What is radon?
Why is it so bad in Nebraska?
Nebraska has the third-highest radon levels compared to other states; only Iowa and Pennsylvania have more. It's caused by a rock layer under the surface — and in Nebraska, it's closer to the surface than it is in other areas.
Here's some maps by county showing how bad the numbers are:
Why should I care now?
Levels differ, depending on the time of year.
In Omaha and Lincoln, there's currently a real-estate frenzy, and because of low inventory, multiple bid situations are common for buyers. When that happens, buyers often forgo items like a home warranty or radon test to make their offer more appealing to the seller.
How can I test for radon?
While you may be able to find testing kits in the store, the Department of Health and Human Services recommends buying from one of these two websites:
According to DHHS, a test purchased from these sites are the most accurate and have the best price.
What's a bad, or high, radon number?
Radon is measured in picocuries per liter or pCi/L. (A picocurie is one-trillionth of a curie, or "the quantity or mass of radium emanation in equilibrium with one gram of radium".) The EPA says anything above a 4 pCi/Ls is dangerous. It's the equivalent of smoking 10 cigarettes a day, or the radiation of 100 chest X-Rays in one sitting.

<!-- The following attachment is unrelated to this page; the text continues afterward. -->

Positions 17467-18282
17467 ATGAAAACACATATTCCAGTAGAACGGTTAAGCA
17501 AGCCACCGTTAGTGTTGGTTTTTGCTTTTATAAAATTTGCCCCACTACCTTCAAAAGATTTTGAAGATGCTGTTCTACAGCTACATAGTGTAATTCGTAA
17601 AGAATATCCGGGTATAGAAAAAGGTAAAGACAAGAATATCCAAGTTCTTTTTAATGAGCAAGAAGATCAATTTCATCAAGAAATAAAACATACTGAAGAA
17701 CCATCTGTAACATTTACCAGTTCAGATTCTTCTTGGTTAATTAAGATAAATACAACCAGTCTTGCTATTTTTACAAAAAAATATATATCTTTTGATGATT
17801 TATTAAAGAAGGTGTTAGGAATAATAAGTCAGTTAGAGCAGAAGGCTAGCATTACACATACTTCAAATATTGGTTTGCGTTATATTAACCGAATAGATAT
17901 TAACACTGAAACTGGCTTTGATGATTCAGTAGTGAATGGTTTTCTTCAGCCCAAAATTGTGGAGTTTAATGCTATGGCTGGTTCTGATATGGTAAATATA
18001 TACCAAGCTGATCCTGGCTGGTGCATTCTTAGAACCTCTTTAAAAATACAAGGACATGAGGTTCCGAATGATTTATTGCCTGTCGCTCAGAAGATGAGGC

Does it matter whether my house is older or newer?
It does not matter whether it's a new house, an add-on, an older home, etc. Radon enters your house through the foundation, but it can take a variety of paths:
- Cracks in basement floors
- Sump pumps
- Exposed soil
- Construction joints (mortar, floor-wall)
- Loose-fitting pipes
How do I fix it?
Currently, there are about a dozen radon mitigation companies in the Omaha area. They go through special training and certification. A mitigation system is a vent pipe system and fan, which pulls radon from beneath the house and vents it to the outside. It usually costs between $800 and $1,500 to install and will take less than a day for a company to install.
Where can I find more information about radon?
- A Citizen's Guide to Radon
- Home Buyer's and Seller's Guide to Radon
- Consumer's Guide to Radon Reduction: How to Fix Your Home
- More publications from the EPA
Mark Versch, evironmental health analyst, DHHS
Andrea Lane, Omaha real estate agent
Kim Buchmeir, radon awareness advocate who contracted lung cancer from radon in her home
Troy Pell, Platinum Radon Solutions